T = "Tee" in the line where the bypass from the Y-valve joins back in
Expansion Tank = ~3 gallon tank with pressure cap at the high point of the system.

Obviously, the expansion tank connects back to the pump input.

Quote
Sometimes the "other source" heats the coach, other times it pre-heats the engine, and other times the engine takes the full load.  Also, most systems heat domestic water or use an additional water heater.  Engine heat can pre-heat the water heater, etc.   How do you control all that?


In a heat-exchanger system, the short answer is that all you need to do to get heat from the engine while driving is to turn on the hydronic circulating pump, without also turning on the boiler.  To pre-heat the engine, you need to turn the boiler and the circulating pump on, but you also need another small electric pump to circulate the engine coolant as well, since the engine water pump is not running.  So the "pre-heat" function involves turning on this extra pump.

Overall thermostatic control of the system involves one or more house thermostats, a thermostat on the water heater, and a thermostat on the coolant loop itself connected to the fans on the FCUs.  Theses later two thermostats are often called aquastats because they measure water temperature rather than air temperature.  Many hydronic dealers, for example Sure Marine, will sell you the thermostats and required relays as an integrated control package.

The basic layout is to multiplex the house thermostats and water heater 'stat into a single "ON" signal to the boiler control.  The boiler supplies a control signal to the circulating pump.  Each house thermostat also signals "on' or "off" to the fans of the FCUs depending on zone.  A relay prevents the FCU fans from running until the coolant aquastat closes, indicating sufficient coolant temperature to provide heat (this just keeps the fans from blowing cold air).

Wiring all this together is straightforward, but the circuit diagram can get large and complex depending on number of zones.  I don't have one handy or I would post it, but I would be happy to provide any more details that you need to make a working system.  Also, I'm pretty sure Dave Galey has diagrams of both the fluid side and the electrical side of a basic hydronic system in his book on the subject.

HTH,

-Sean
http://OurOdyssey.BlogSpot.com

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« Reply #22 on: April 30, 2012, 07:30:35 AM »

Dave,

I found 2 old schematics that I am sending you.   They need explanation from learnings after installation, so they are not ready for prime time posting.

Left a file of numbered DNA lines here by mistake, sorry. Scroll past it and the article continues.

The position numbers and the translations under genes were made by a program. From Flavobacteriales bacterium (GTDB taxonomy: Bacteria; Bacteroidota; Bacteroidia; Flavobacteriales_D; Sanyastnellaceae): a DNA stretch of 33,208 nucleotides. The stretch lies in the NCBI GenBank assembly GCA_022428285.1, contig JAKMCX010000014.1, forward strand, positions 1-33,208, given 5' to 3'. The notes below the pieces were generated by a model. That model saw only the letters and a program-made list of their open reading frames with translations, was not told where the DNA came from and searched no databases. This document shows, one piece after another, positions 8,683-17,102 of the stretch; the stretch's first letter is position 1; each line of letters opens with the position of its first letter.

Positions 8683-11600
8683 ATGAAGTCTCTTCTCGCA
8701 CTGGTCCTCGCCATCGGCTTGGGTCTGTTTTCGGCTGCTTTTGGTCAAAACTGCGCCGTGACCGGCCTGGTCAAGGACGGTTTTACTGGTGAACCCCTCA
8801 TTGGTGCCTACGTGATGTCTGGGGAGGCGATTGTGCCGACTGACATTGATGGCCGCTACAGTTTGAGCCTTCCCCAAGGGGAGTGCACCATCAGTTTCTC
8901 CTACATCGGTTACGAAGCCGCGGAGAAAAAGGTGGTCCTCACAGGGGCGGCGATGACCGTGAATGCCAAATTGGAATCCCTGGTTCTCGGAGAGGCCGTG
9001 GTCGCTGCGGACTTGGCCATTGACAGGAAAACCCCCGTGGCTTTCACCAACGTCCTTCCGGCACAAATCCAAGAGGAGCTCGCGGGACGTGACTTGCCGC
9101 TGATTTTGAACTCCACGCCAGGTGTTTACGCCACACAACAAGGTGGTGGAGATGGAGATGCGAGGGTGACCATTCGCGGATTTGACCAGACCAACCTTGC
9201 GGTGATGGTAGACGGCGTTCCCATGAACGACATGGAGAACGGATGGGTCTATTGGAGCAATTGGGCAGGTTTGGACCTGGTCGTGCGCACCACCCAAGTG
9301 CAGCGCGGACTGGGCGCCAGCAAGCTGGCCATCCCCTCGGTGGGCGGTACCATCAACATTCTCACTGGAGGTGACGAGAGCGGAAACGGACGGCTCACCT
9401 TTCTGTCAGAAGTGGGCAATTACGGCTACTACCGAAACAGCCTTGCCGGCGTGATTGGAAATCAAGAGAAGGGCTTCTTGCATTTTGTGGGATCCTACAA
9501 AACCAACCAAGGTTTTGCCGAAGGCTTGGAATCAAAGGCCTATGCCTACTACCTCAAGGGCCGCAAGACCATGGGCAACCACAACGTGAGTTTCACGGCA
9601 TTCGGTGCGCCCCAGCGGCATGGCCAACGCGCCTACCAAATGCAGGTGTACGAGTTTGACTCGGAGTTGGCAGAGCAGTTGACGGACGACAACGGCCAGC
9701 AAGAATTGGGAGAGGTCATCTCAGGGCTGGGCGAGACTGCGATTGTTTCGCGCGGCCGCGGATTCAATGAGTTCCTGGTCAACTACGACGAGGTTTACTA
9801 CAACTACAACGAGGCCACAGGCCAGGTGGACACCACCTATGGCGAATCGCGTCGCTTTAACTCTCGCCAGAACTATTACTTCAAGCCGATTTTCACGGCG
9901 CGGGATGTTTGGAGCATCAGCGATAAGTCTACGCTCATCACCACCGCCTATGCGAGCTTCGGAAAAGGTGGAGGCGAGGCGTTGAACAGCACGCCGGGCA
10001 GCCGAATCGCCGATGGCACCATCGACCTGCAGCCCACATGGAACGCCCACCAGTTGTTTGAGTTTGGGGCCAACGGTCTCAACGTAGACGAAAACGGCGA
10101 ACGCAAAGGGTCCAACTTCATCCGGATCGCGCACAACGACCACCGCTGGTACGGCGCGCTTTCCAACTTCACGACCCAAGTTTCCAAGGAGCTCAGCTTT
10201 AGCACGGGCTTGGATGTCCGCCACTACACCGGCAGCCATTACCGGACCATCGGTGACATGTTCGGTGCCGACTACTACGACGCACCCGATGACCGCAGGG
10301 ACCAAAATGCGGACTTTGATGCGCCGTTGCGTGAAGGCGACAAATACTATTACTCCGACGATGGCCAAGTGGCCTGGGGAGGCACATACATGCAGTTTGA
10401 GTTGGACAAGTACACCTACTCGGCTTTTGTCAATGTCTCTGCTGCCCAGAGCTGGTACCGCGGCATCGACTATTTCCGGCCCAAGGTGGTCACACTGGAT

Ed Roelle
Flint, MI
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« Reply #23 on: April 30, 2012, 08:11:45 AM »

For those us you have the Scholastic Series DBW 2010 and are entirely pleased with their hydronic system I would like to add that the provided coolant pump with the unit produces 15-20 GPM, which has always been adequate for a basic converted bus heating system.  Plus my RTS (like other buses) has a factory coolant pump that can be used in conjunction with the Scholastic pump for pre-warming up the engine faster.  I have mine set up so the Scholastic heater can just warm up the interior, or the engine and interior at the same time.  I feel using the basic layout of the Scholastic Series with a few extras is the simplest and adequate system-- I think the heat exchanger method that the Aqua-Hot system uses is much more complex than necessary and way too costly and bulky.


--Geoff
'82 RTS AZ

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Geoff
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Sean
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« Reply #24 on: April 30, 2012, 12:07:56 PM »

For those us you have the Scholastic Series DBW 2010 and are entirely pleased with their hydronic system I would like to add that the provided coolant pump with the unit produces 15-20 GPM, which has always been adequate for a basic converted bus heating system.


Just to clarify my earlier comments, the pump included with the Scholastic series is, indeed, adequate for many conversion installations.  It is better suited to a handful of larger heaters, though, than many smaller ones, and the additional restrictions imposed by marine water heaters and multiple heat exchangers can challenge it.

In short, the Scholastic series is a good solution (and can be very cost effective) if the included pump is adequate for your needs.  If the included pump is not adequate, then buying the components separately might be a better choice, so that a larger or more robust pump can be specified.

Quote
... I think the heat exchanger method that the Aqua-Hot system uses is much more complex than necessary and way too costly and bulky.
...


FWIW, this is my take on Aqua-Hot as well.  It's a great company, with wonderful customer service, and buying an Aqua-Hot product takes a lot of the engineering or guesswork out of a hydronic system, but you pay a premium for that.  Individual components are generally cheaper, especially if you shop around.

-Sean
http://OurOdyssey.BlogSpot.com
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« Reply #25 on: May 01, 2012, 07:53:11 AM »

Nobody's mentioned this company.

They have all the manuals on line.  Perhaps you can get ideas from them.


http://itrheat.com/products/oasis-heating-system/